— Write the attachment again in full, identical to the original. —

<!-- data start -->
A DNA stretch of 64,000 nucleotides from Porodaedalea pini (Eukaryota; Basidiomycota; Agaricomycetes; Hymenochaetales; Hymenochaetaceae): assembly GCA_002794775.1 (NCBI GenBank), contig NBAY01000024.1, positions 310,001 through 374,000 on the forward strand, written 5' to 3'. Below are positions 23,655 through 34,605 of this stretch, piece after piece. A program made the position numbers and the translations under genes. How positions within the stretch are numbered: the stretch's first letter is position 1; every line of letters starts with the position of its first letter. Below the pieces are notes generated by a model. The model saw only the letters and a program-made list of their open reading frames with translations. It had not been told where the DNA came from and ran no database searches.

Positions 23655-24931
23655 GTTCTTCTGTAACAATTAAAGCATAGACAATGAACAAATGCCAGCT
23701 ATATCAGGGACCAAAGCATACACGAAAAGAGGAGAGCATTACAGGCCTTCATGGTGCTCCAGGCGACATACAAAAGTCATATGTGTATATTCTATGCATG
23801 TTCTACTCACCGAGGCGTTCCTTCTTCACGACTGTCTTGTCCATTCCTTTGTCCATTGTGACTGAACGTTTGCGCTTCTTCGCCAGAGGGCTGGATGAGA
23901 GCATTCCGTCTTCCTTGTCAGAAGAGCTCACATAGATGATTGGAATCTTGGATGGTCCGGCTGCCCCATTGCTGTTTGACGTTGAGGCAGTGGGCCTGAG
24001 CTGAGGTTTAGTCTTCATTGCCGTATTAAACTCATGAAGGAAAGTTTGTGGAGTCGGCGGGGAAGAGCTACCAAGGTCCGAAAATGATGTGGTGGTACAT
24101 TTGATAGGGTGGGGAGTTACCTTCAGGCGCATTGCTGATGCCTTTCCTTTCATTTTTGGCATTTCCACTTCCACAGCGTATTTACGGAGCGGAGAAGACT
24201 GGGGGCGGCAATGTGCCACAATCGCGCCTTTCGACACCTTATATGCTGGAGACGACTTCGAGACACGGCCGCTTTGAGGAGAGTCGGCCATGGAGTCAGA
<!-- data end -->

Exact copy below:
A DNA stretch of 64,000 nucleotides from Porodaedalea pini (Eukaryota; Basidiomycota; Agaricomycetes; Hymenochaetales; Hymenochaetaceae): assembly GCA_002794775.1 (NCBI GenBank), contig NBAY01000024.1, positions 310,001 through 374,000 on the forward strand, written 5' to 3'. Below are positions 23,655 through 34,605 of this stretch, piece after piece. A program made the position numbers and the translations under genes. How positions within the stretch are numbered: the stretch's first letter is position 1; every line of letters starts with the position of its first letter. Below the pieces are notes generated by a model. The model saw only the letters and a program-made list of their open reading frames with translations. It had not been told where the DNA came from and ran no database searches.

Positions 23655-24931
23655 GTTCTTCTGTAACAATTAAAGCATAGACAATGAACAAATGCCAGCT
23701 ATATCAGGGACCAAAGCATACACGAAAAGAGGAGAGCATTACAGGCCTTCATGGTGCTCCAGGCGACATACAAAAGTCATATGTGTATATTCTATGCATG
23801 TTCTACTCACCGAGGCGTTCCTTCTTCACGACTGTCTTGTCCATTCCTTTGTCCATTGTGACTGAACGTTTGCGCTTCTTCGCCAGAGGGCTGGATGAGA
23901 GCATTCCGTCTTCCTTGTCAGAAGAGCTCACATAGATGATTGGAATCTTGGATGGTCCGGCTGCCCCATTGCTGTTTGACGTTGAGGCAGTGGGCCTGAG
24001 CTGAGGTTTAGTCTTCATTGCCGTATTAAACTCATGAAGGAAAGTTTGTGGAGTCGGCGGGGAAGAGCTACCAAGGTCCGAAAATGATGTGGTGGTACAT
24101 TTGATAGGGTGGGGAGTTACCTTCAGGCGCATTGCTGATGCCTTTCCTTTCATTTTTGGCATTTCCACTTCCACAGCGTATTTACGGAGCGGAGAAGACT
24201 GGGGGCGGCAATGTGCCACAATCGCGCCTTTCGACACCTTATATGCTGGAGACGACTTCGAGACACGGCCGCTTTGAGGAGAGTCGGCCATGGAGTCAGA